Replanting San Francisco’s Free Farm in churches and missions

Posted on November 18, 2013

The Free Farm (also here) — an urban garden located on the corner of Gough and Eddy Streets in San Francisco — has deep Diocese of California roots. The Rev. Joshua (“Griff”) Griffin (now residing in Portland, Ore.) and the Rev. Margaret Dyer-Chamberlain were among the founders of the Free Farm in 2010. In three short years, the Farm has produced more than 10,000 pounds of produce which has been given away to San Franciscans in need.

In December 2013 the Farm will close as the site is developed for affordable housing and a new church for St. Paulus Lutheran. In the last month, an array of Episcopal churches and missions have graciously adopted plants from the Farm for planting in their gardens.

Places where Free Farm adopted plants will thrive are St. James, St. John the Evangelist, Holy Innocents, St. Gregory of Nyssa, Incarnation, St. Francis, Grace Cathedral, and St. Aidan’s in San Francisco. Abundance Community Homestead at Bayview Mission, the Sisters of St. Francis, and Church of the Epiphany, San Carlos, also adopted plants. And a special plant called rue –  fabled to “ward away evil spirits” — went to Bishop Marc’s garden.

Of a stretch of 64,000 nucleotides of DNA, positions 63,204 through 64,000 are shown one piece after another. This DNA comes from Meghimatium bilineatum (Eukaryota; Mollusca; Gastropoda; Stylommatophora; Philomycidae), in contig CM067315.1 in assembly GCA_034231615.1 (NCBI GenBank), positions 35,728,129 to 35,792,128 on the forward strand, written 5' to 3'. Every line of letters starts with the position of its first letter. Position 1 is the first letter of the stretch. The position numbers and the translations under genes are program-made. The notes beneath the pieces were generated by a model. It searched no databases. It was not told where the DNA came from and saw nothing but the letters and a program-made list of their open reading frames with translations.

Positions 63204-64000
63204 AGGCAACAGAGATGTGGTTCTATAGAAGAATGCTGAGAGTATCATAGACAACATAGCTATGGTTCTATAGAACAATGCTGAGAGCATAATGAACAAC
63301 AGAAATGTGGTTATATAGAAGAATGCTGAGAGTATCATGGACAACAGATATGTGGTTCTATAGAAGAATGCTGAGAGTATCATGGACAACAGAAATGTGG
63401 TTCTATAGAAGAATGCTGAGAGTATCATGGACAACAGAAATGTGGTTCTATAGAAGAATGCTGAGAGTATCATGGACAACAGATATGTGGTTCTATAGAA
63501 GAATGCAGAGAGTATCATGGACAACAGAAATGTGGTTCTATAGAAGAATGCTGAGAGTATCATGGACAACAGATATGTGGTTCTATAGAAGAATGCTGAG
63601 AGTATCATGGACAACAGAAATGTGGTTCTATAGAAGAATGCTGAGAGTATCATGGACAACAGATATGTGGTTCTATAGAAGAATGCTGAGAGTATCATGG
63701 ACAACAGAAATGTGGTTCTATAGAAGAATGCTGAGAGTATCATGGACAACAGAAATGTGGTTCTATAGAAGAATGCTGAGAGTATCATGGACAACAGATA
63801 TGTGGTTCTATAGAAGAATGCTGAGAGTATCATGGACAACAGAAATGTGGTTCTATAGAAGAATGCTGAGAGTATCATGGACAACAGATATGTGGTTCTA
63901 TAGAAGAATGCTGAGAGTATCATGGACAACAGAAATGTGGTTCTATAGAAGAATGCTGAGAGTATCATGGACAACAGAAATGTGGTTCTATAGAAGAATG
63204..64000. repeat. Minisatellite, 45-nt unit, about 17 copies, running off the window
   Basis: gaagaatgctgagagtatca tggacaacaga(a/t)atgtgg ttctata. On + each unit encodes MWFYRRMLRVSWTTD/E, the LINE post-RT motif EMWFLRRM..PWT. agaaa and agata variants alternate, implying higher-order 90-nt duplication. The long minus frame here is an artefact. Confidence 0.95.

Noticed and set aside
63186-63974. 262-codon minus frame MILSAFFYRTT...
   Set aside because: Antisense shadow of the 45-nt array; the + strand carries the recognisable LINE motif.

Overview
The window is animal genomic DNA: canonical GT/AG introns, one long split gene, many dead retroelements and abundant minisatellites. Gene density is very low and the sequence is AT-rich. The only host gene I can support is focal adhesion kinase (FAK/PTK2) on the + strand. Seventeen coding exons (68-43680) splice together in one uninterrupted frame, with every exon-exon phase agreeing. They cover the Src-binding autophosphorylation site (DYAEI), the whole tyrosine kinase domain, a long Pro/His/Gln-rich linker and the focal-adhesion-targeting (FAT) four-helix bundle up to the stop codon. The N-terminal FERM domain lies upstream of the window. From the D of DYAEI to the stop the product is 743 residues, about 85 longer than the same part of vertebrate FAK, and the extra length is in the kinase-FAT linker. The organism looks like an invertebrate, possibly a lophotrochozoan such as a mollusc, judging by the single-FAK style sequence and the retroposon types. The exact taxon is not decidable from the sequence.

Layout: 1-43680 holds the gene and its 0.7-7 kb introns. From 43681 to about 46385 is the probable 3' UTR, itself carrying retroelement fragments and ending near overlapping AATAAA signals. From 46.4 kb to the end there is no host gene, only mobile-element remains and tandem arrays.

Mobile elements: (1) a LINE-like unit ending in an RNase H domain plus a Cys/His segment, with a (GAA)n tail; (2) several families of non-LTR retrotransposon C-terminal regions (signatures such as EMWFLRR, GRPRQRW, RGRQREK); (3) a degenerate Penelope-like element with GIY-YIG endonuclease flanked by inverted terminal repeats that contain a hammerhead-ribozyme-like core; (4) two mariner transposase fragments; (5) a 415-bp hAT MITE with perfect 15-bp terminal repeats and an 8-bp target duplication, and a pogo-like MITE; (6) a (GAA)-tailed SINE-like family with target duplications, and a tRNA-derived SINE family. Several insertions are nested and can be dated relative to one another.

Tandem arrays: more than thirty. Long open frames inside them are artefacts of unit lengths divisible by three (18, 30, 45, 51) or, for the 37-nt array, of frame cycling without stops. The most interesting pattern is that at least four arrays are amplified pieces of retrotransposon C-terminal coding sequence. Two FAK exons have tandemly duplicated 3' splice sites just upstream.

Thankful praise goes to our creator God for this “replanting” of the Free Farm’s plants and message of hope. For information about the Free Farm, contact the Rev. Margaret Dyer-Chamberlain at mdyerc@stanford.edu.

St. James, San Francisco

St. Gregory of Nyssa, San Francisco

 

Church of the Incarnation, San Francisco

Grace Cathedral

St. Aidan’s, San Francisco

Abundance Community Homestead
at Bayview Mission

Church of the Epiphany, San Carlos

Rue to Bishop Marc and Sheila Andrus’ garden